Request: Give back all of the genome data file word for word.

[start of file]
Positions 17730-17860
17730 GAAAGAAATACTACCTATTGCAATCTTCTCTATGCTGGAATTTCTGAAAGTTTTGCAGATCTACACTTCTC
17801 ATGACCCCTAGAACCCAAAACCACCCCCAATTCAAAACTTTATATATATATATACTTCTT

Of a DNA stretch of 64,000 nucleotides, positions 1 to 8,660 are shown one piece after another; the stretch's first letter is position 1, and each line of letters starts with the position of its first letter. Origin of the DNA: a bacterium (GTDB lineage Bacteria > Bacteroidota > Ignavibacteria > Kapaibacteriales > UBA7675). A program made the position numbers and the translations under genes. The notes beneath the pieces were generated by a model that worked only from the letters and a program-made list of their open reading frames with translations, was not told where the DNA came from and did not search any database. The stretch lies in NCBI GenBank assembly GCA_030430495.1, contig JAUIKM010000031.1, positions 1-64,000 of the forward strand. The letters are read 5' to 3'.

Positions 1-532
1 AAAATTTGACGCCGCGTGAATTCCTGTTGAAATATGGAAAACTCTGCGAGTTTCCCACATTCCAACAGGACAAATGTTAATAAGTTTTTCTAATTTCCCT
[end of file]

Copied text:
Positions 17730-17860
17730 GAAAGAAATACTACCTATTGCAATCTTCTCTATGCTGGAATTTCTGAAAGTTTTGCAGATCTACACTTCTC
17801 ATGACCCCTAGAACCCAAAACCACCCCCAATTCAAAACTTTATATATATATATACTTCTT

Of a DNA stretch of 64,000 nucleotides, positions 1 to 8,660 are shown one piece after another; the stretch's first letter is position 1, and each line of letters starts with the position of its first letter. Origin of the DNA: a bacterium (GTDB lineage Bacteria > Bacteroidota > Ignavibacteria > Kapaibacteriales > UBA7675). A program made the position numbers and the translations under genes. The notes beneath the pieces were generated by a model that worked only from the letters and a program-made list of their open reading frames with translations, was not told where the DNA came from and did not search any database. The stretch lies in NCBI GenBank assembly GCA_030430495.1, contig JAUIKM010000031.1, positions 1-64,000 of the forward strand. The letters are read 5' to 3'.

Positions 1-532
1 AAAATTTGACGCCGCGTGAATTCCTGTTGAAATATGGAAAACTCTGCGAGTTTCCCACATTCCAACAGGACAAATGTTAATAAGTTTTTCTAATTTCCCT